This article illustrates how the escalating cost of providing health care benefits for employees is eroding the living standards of American workers. Employers are paying more for health care and other benefits — up to 30.2 percent of employers' costs, up from 27.4 percent in 2000 — ultimately leaving less money for wage increases. (March 24, 2008)

USA Today: Individual Health Policies Leave Many Behind
In this article, health reporter Julie Appleby considers two different approaches to reshaping the market for the nearly 18 million Americans who must buy their own insurance, including one that would loosen regulations and another that would increase government oversight. (July 16, 2008)

Association of Health Care Journalists: Talking Health: Covering the Underinsured
This webcast series presented by the Association of Health Care Journalists, the Commonwealth Fund and the City University of New York Graduate School of Journalism explores the growing problem of the underinsured — those who have insurance but are still at risk for substantial out-of-pocket expenses. Additional resources include links to the presidential candidates' statements on the underinsured and research on the number of underinsured American adults.


Polls and Opinions

NPR: Americans Cutting Back on Medical Care, Poll Finds
Part of the NPR series, Feeling the Economic Pinch, this section explores growing health care costs and the results of a poll conducted in the swing states of Florida and Ohio for NPR by the Kaiser Family Foundation and the Harvard School of Public Health. Listen to the corresponding radio piece and read the full results of the poll, in which one in four people — including middle-class people with jobs and health insurance — say they're having trouble paying their medical bills. (July 23, 2008)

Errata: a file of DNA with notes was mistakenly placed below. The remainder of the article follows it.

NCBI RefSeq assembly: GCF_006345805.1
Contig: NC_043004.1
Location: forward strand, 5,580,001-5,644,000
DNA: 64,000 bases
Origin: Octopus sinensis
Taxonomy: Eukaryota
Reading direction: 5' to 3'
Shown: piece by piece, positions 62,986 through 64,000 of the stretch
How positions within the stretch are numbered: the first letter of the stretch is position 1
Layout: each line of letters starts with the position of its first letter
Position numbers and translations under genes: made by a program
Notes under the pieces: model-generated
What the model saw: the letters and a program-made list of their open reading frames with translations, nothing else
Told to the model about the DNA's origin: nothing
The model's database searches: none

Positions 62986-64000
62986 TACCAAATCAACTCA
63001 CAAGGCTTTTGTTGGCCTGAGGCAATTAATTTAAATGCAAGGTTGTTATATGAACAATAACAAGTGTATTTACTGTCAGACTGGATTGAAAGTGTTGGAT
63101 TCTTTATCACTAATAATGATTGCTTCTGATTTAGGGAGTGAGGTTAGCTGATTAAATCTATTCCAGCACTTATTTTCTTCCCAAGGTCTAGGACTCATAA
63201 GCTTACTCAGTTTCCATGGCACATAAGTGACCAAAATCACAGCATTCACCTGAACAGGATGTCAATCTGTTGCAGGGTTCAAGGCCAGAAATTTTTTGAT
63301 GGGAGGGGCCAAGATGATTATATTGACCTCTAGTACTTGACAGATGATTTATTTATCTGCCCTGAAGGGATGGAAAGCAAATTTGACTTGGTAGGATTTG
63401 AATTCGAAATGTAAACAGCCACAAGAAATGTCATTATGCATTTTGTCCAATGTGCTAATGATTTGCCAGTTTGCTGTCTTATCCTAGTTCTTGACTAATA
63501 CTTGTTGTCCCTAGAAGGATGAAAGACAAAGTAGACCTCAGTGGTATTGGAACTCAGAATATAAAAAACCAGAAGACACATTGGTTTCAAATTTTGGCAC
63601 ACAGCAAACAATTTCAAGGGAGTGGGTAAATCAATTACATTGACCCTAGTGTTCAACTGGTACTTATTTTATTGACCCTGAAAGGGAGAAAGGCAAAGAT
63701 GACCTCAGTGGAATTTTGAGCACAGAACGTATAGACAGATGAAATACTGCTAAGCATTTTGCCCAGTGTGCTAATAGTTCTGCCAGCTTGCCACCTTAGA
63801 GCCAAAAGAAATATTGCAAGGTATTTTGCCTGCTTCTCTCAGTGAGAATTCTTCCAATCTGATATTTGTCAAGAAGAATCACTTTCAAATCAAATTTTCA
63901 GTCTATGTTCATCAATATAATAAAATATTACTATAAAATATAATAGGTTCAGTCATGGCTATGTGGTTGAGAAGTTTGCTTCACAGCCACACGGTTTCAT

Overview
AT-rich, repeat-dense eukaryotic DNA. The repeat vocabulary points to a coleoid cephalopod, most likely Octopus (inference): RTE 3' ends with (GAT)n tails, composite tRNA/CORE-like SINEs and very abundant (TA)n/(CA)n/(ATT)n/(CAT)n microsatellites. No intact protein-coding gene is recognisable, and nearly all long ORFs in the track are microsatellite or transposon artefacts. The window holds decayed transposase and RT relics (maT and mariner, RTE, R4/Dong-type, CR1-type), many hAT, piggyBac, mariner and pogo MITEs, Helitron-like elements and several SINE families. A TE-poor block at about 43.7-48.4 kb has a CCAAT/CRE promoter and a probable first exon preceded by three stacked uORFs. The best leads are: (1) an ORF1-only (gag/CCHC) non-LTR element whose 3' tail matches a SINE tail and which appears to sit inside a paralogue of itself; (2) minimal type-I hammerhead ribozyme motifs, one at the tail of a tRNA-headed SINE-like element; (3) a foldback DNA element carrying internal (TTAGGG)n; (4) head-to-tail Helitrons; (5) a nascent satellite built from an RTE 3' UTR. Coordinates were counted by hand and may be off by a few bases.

CATO Institute: Voters Send Mixed Messages on Health Care
CATO Institute senior fellow Michael D. Tanner points out that although polls show that voters consider health care reform one of the top three issues of this presidential election, the polls also reveal that Americans are confused about exactly how reforms should look. This column originally appeared in The Orange County Register. (June 13, 2008)

Fortune Magazine: Why McCain Has the Best Health-Care Plan
Editor-at-large Sean Tully argues in favor of presidentical candidate John McCain's health care plan, which aims to "junk" the employer-based health care system that has been in place since World War II and to put health care insurance on the free market for Americans to purchase independently based on their health care needs and stage of life. (March 11, 2008)

The New York Times: Opinion: Health Care Excuses